In the

Is the Future of Transport Here?

Is the Future of Transport Here?

May 3, 2017


Ideas from two innovative South African firms are making it possible to change the way goods get transported from A to B.

Andries Louw, founder and MD of transport technology firm Milotek, is thinking big. “I want to provide African cities with a congestion-free, automated mass-transport solution that operates profitably at fares of under US5c/person/km,” he says.

That ambitious plan would compete with rail and road transport solutions that are the mainstay for moving passengers and freight. Louw, a former divisional CEO at IT group EOH, is well on his way to meeting his goal. His solution is Futran, an elevated track system he terms “revolutionary.”

The fully automated, motorised units used on the track are designed to transport a range of containers, or “pods”, suspended under them. The pods can be used to transport passengers or for moving freight loads of up to 20t. The track system can be suspended above an existing right of way.
“We have created a switching system that has no moving parts,” says Louw. “It enables units to run close to each other even though they will take different routes.”

Development of Futran was not an overnight affair. Fortunately, Louw received financial help from Imperial Holdings through its innovation fund. Today, Imperial is Milotek’s majority shareholder.

Developing the Futran operating system was not Louw’s only challenge. He also had to develop a low-cost, steel construction method for the aerial track system. He came up with the Solomon’s knot cross beam. “It needs no welding or bolting and cuts the cost of steel used by half compared with conventional steel beams,” says Louw. “I am patenting it globally. It has a wide range of applications in construction of high-rise buildings and towers.”

Next came a few years of testing and refining the system on a 1km test track near Brits. Now Futran is ready to be commercialised. Milotek’s first move is not into passenger transport but into the mining sector. It is building a 2.7km line of Futran track at a coal mine in Mpumalanga. Once it is completed in January 2018, it will transport 4.2Mt of coal a year from a coal washing plant to a Transnet loading point, where it will continue its journey by train. Louw believes the solution will result in cost savings for the mine of up to 50% against the road transport solution that is currently used to move the coal.

Milotek’s 20-year contract with the mine represents a modest scale application of its full potential. With a two-track layout the Futran system is capable of transporting up to 250Mt/year.

Milotek is still refining its system. “For a two-track system, construction costs are about R15m-R20m/km and we believe we can get this down to about R10m/km,” says Louw. “Even now nothing else can compete with us on costs, particularly given the high tonnages we can move.”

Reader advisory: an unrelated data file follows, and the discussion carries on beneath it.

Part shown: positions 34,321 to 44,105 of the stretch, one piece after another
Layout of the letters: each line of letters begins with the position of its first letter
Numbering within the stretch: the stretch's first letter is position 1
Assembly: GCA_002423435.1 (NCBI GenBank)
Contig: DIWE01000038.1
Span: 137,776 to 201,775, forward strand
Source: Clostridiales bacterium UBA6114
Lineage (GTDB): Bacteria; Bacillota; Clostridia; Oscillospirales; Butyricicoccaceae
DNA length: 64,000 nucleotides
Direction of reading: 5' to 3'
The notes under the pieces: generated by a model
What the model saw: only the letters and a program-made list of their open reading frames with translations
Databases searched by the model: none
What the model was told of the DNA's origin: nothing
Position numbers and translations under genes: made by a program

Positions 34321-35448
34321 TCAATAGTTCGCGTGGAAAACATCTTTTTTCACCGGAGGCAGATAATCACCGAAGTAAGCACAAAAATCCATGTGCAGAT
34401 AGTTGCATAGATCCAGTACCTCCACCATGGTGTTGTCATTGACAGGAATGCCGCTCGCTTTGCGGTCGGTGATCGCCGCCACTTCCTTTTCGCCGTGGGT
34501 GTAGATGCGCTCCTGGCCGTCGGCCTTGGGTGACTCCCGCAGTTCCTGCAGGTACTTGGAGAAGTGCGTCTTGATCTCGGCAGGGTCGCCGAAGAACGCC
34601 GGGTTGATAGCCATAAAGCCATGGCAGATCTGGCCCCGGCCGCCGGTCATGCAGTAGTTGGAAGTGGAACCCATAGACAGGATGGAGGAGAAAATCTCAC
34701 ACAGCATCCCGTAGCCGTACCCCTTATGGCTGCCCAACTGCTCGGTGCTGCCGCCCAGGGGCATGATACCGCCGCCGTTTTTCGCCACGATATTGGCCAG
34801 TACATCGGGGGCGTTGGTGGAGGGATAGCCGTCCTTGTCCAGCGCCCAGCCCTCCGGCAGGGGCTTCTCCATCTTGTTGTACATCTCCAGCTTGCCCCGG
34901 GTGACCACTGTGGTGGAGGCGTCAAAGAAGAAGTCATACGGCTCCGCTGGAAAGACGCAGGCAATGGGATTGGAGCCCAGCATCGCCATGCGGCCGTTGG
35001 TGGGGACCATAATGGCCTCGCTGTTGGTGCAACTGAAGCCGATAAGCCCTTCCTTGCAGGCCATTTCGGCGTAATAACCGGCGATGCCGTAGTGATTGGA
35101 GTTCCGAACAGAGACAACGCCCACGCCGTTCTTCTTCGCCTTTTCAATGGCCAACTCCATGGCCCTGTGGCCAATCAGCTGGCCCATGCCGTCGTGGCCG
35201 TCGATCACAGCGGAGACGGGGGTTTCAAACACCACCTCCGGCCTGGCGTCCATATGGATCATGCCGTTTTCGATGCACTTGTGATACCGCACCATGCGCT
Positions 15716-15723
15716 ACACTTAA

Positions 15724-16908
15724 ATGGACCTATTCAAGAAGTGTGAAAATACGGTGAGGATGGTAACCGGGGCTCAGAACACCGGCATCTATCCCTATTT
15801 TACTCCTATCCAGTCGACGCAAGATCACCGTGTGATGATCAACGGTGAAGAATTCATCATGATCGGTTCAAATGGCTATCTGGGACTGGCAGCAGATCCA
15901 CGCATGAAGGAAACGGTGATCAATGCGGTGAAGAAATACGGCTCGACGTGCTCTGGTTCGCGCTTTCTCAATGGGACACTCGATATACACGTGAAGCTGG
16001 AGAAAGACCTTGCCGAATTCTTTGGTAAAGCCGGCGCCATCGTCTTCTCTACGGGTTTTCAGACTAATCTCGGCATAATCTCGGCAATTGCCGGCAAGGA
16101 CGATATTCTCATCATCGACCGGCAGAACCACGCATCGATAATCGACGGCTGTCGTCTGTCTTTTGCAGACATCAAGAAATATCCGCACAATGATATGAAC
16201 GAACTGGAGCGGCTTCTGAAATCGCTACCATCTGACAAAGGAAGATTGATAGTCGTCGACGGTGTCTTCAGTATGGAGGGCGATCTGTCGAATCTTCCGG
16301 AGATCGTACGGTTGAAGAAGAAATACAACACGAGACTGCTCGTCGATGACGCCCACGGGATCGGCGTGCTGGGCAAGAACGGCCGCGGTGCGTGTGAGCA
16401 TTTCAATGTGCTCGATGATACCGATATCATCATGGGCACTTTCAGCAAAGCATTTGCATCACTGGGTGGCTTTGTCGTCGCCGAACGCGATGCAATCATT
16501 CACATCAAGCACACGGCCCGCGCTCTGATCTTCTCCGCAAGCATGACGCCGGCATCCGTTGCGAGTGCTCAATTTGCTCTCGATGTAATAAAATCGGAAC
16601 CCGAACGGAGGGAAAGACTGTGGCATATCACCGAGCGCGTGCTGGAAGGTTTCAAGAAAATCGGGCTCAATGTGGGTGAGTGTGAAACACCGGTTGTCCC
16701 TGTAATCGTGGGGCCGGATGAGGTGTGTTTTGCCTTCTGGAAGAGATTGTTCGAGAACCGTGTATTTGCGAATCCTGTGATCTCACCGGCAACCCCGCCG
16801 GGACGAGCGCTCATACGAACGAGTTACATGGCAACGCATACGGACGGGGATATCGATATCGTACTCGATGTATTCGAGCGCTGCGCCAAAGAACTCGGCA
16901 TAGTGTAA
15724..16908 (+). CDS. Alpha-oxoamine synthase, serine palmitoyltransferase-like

Another refinement is on its way. “Our system is ideally suited for solar power generation,” he says. “Solar panels can be placed above or under the track system.”

Louw’s goal is to see Futran applied in mass public transport. “We are making a lot of progress in SA and are in talks with the City of Durban and the Gauteng transport department,” says Louw.

Technology of a different type is being applied by Cape Town-based Linebooker. A spinoff from the innovation arm of cold-storage specialist CCS Logistics, a part of Tiger Brands-controlled Oceana, Linebooker wants to improve the efficiency of road transport.

“We launched in October 2016 but only began our big push into the market this year,” says Naudé Rademan, Linebooker CEO and the system developer. In essence, Linebooker is a bidding system that brings trucking companies and transport users together on an online platform. Trucking companies have two hours in which to submit bids for the work on offer, says Rademan.

For Linebooker, the reward is a fee based on the size of the contract awarded. Up to a R2,000 contract earns it R100 while the maximum fee, R1,500, is charged to trucking companies on contracts over R50,001.

Linebooker has taken off fast. “We have completed 967 deliveries and are growing exponentially,” says Rademan. Big names such as Shoprite, Lucky Star and Heinz are already on board as users.

For transport users, Linebooker’s attraction is lower costs. On average a 13% saving is achieved, with some savings as high as 21%.Savings are achieved through streamlining the bidding and contracting process. “The current system is very manual and entails lots of phone calls and a huge amount of paper work,” says Rademan. “On our system, once a customer hits the yes button on a bid we do all the rest.”

For truckers, the big attraction is payment within 15 days. “It normally takes 30-40 days and even longer,” says Rademan.

It is here that Linebooker is said to stand out worldwide as a unique service. “We take on the payment risk,” says Rademan.

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